(See item 3 – Receiver’s Responsibilities – f. Unloading; Item 8 – Partial Unloads; Item 9. Pool Loads and Section 10 – Claims, Item 4 – Carrier at Fault)

The contracting party is responsible for prompt payment of the carriage charges in full to the carrier or the intermediary as specified in the contract of carriage unless they have reasonable cause (see Item 4 of the General Rules of Conduct under the Corporation’s Trading Standards).

The documents pertaining to the carriage should detail clearly the manner in which the charges are to be paid. On “collect” loads where a portion, or all, of the charges are to be paid to the intermediary, it is sound practice for the intermediary to independently notify the receiver through FAX or other prompt means of the dollar amounts to be paid and to whom.

If the receiver is to deliver a check to the operator, that check should be made payable to the carrier unless other specific instructions are issued. If payment is to be mailed, per instructions in the documents, the operator should be given a receipt for delivery signed by the receiver (see Item 4 above – Receipt for Delivery”).

It is unreasonable for the carrier to demand payment of charges by Certified Check or other guaranteed financial instruments unless special arrangements have been made in advance.

The carrier’s portion of any freight charges paid to the intermediary is held by the intermediary in trust and is to be paid promptly to the carrier.

6. Carrier’s Obligation To Deliver

(See Item 5, – Payment of Charges)

Carriers cannot refuse to make delivery. The merchandise on the conveyance is the property of either the shipper or the receiver unless they agree to transfer title of the goods.

7. Selling Damaged Load to Best Advantage

If “It Cannot Be Immediately Determined” who is appropriately responsible for the claim, the receiver may sell “distressed” merchandise upon giving notice to either the shipper or the carrier, or both, of its intention to “sell for account of whom it may concern.” He then proceeds to discharge his obligation to minimize the loss on distressed or problem loads as required under the Corporations’ Trading Standards.

8. Partial Unloads (Multiple Drop-offs)

In produce trade terms, shipments requiring delivery at more than one stop are “split” or “pool” loads. Such shipments are pooled to afford each party the opportunity to gain the most economical transportation rate.

The shipper usually instructs the delivery stops when ordering the conveyance. The added charge for the additional stops should be stated in the contract of carriage. Each buyer should proceed promptly to unload its share of the load and only its share. Receipt which is given the operator at each stop should include note of arrival time, the time unloading is completed and when the conveyance is released for continuation of the carriage.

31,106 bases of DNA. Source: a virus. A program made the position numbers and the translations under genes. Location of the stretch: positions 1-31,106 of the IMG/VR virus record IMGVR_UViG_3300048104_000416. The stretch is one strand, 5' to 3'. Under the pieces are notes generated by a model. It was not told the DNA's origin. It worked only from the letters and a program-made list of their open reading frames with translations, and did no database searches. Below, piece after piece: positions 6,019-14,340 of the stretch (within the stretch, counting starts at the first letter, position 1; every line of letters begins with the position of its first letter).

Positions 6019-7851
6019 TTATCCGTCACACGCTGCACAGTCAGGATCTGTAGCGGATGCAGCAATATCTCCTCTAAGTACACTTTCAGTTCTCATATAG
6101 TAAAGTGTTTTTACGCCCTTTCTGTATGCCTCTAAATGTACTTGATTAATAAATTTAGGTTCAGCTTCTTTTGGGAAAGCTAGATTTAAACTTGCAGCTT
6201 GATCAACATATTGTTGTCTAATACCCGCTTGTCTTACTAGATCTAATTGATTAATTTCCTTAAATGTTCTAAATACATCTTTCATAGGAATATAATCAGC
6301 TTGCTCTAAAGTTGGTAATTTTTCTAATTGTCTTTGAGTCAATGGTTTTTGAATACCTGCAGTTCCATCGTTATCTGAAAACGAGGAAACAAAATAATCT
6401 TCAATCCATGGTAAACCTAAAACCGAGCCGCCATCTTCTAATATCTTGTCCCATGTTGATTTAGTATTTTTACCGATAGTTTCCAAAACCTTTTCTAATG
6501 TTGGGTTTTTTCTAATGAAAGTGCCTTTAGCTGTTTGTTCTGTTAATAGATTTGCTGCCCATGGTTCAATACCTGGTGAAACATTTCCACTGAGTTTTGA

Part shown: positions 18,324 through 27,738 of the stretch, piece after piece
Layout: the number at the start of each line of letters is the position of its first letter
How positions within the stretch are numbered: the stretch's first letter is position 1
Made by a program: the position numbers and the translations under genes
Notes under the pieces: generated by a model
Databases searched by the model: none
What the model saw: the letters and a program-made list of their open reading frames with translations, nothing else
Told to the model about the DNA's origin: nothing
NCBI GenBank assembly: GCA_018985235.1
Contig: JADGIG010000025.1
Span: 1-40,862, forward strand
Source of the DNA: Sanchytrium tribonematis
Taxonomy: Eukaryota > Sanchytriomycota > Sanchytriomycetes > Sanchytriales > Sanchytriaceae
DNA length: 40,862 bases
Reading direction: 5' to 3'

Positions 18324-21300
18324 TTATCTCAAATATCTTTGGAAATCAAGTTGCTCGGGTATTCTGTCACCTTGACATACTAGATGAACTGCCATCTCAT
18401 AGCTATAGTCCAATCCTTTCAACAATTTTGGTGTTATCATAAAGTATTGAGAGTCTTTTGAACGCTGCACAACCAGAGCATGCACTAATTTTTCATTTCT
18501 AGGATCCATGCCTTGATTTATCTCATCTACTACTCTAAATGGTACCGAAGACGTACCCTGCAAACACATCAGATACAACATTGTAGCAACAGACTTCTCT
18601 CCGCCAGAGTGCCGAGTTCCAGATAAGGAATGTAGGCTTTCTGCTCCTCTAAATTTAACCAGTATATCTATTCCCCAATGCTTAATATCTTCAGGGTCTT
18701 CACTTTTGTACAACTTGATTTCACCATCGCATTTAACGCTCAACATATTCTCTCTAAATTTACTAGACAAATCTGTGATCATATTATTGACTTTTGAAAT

Each delivery should be accomplished within the shortest practicable time and the load continued on its scheduled run without undue delay. Arbitrary demands that one buyer’s special purposes be served may be completely out of order as they produce problems and upsets in the timely and anticipated deliveries to the remaining participants. Each participant and the carrier should make certain that the remaining lots on the conveyance are so loaded and protected that they should arrive in good order for later deliveries. All possible steps should be taken to preserve the effects of the protective service.

Obviously a delay by one of the buyers can create a claim based on delay at subsequent deliveries. The carrier is not to be held liable for such claims. However, a buyer who causes delay may be liable in such circumstances.

9. Pool Loads — Payment of Freight

On pool loads billed to a produce broker or dealer the amount of carrier’s charge for each “drop” should be agreed upon prior to the carriage. These operations normally pay the carriage charges. Some produce brokers and dealers withhold payment until each participant has paid them the charges. Such payment is included in the receiver’s payment for the merchandise. Unless the carrier has agreed to such an arrangement, payment of the freight charges should be made within the payment terms agreed in the contract haul